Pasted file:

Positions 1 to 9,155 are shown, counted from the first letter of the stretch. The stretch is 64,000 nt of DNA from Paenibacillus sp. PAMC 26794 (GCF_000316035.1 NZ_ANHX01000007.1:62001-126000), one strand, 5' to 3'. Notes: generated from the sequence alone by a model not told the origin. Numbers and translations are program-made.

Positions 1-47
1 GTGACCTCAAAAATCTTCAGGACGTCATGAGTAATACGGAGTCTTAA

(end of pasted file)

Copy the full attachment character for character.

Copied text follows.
Positions 1 to 9,155 are shown, counted from the first letter of the stretch. The stretch is 64,000 nt of DNA from Paenibacillus sp. PAMC 26794 (GCF_000316035.1 NZ_ANHX01000007.1:62001-126000), one strand, 5' to 3'. Notes: generated from the sequence alone by a model not told the origin. Numbers and translations are program-made.

Positions 1-47
1 GTGACCTCAAAAATCTTCAGGACGTCATGAGTAATACGGAGTCTTAA